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Matthew F. Tang, J. Edwin Dickinson, Troy A. W. Visser, Mark Edwards, David R. Badcock; Role of form information in motion pooling and segmentation. Journal of Vision 2015;15(15):19. doi: 10.1167/15.15.19.
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© 2017 Association for Research in Vision and Ophthalmology.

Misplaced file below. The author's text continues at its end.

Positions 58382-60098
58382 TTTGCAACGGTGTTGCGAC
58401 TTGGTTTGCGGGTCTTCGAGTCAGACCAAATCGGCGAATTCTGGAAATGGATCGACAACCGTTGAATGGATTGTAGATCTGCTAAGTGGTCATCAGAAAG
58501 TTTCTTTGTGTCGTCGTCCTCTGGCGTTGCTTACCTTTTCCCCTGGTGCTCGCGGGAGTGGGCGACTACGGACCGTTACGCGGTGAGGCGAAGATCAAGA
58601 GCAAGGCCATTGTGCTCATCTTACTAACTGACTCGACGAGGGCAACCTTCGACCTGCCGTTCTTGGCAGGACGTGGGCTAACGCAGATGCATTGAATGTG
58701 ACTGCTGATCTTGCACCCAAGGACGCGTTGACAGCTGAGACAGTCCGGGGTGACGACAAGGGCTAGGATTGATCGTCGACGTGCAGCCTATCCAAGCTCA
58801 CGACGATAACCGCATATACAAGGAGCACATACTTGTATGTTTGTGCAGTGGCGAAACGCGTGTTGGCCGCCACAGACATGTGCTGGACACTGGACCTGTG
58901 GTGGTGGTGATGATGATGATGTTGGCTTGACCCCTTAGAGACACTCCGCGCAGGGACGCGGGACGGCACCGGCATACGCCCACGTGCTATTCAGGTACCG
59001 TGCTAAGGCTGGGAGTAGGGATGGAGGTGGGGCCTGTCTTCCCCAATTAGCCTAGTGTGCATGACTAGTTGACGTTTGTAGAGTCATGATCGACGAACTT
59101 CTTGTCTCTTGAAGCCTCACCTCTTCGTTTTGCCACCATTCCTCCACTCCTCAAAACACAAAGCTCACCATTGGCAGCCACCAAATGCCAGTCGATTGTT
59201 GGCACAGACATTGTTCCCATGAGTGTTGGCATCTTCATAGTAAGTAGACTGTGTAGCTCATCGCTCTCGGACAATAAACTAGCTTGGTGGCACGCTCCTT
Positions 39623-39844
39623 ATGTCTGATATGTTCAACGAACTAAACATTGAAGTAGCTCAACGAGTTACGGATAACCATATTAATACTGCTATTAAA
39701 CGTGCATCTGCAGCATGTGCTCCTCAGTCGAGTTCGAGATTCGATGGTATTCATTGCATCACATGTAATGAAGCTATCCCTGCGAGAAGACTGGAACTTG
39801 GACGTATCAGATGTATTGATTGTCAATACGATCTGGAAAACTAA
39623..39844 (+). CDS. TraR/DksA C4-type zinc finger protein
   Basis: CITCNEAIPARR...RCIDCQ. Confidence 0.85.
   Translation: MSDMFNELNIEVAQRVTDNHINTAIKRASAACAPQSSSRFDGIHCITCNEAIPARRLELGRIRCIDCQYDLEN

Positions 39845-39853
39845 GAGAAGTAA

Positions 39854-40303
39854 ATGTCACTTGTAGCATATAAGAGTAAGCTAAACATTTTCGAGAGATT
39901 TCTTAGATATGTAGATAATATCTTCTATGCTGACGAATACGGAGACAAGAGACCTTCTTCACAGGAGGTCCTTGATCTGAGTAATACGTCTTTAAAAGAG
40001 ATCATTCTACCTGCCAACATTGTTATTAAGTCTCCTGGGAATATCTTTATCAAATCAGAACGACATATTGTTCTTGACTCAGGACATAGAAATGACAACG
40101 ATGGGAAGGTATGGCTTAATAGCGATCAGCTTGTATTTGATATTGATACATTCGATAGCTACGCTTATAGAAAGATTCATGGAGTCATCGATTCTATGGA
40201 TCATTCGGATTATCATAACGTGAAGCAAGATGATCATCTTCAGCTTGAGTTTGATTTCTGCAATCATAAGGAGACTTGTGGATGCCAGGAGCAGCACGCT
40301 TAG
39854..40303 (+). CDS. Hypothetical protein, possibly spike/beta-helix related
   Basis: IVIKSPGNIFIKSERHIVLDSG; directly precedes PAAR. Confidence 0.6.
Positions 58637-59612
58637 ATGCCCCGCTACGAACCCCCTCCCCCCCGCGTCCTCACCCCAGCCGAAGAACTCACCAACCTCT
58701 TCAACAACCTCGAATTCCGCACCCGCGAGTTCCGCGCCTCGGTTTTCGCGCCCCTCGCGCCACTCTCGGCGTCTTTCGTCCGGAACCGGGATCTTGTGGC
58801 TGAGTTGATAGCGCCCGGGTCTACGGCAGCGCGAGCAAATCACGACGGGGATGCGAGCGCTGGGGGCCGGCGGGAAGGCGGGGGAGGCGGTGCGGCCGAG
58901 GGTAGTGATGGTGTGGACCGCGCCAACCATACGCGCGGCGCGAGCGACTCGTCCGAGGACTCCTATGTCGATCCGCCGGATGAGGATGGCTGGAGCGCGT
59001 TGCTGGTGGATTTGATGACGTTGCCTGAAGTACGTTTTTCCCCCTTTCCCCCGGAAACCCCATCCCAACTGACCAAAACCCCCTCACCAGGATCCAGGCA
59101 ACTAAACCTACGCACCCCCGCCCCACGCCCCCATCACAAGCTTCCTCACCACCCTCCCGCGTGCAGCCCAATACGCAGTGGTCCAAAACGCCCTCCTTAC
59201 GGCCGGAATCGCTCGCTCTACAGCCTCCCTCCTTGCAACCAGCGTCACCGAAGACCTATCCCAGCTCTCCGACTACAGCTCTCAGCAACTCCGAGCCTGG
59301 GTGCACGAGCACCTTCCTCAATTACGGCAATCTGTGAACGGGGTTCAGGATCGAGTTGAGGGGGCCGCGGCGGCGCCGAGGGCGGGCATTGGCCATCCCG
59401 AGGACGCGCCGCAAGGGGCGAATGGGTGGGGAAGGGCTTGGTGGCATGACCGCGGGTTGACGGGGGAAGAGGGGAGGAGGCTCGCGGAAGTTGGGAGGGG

Traditional theories of visual perception have focused on either form or motion processing, implying a functional separation. However, increasing evidence indicates that these features interact at early stages of visual processing. The current study examined a well-known form-motion interaction, where a shape translates along a circular path behind opaque apertures, giving the impression of either independently translating lines (segmentation) or a globally coherent, translating shape. The purpose was to systemically examine how low-level motion information and form information interact to determine which percept is reported. To this end, we used a stimulus with boundaries comprising multiple, spatially-separated Gabor patches with three to eight sides. Results showed that shapes with four or fewer sides appeared to move in a segmented manner, whereas those with more sides were integrated as a solid shape. The separation between directions, rather than the total number of sides, causes this switch between integrated or segmented percepts. We conclude that the change between integration and segmentation depends on whether local motion directions can be independently resolved. We also reconcile previous results on the influence of shape closure on motion integration: Shapes that form open contours cause segmentation, but with no corresponding enhanced sensitivity for shapes forming closed contours. Overall, our results suggest that the resolution of the local motion signal determines whether motion segmentation or integration is perceived with only a small overall influence of form.
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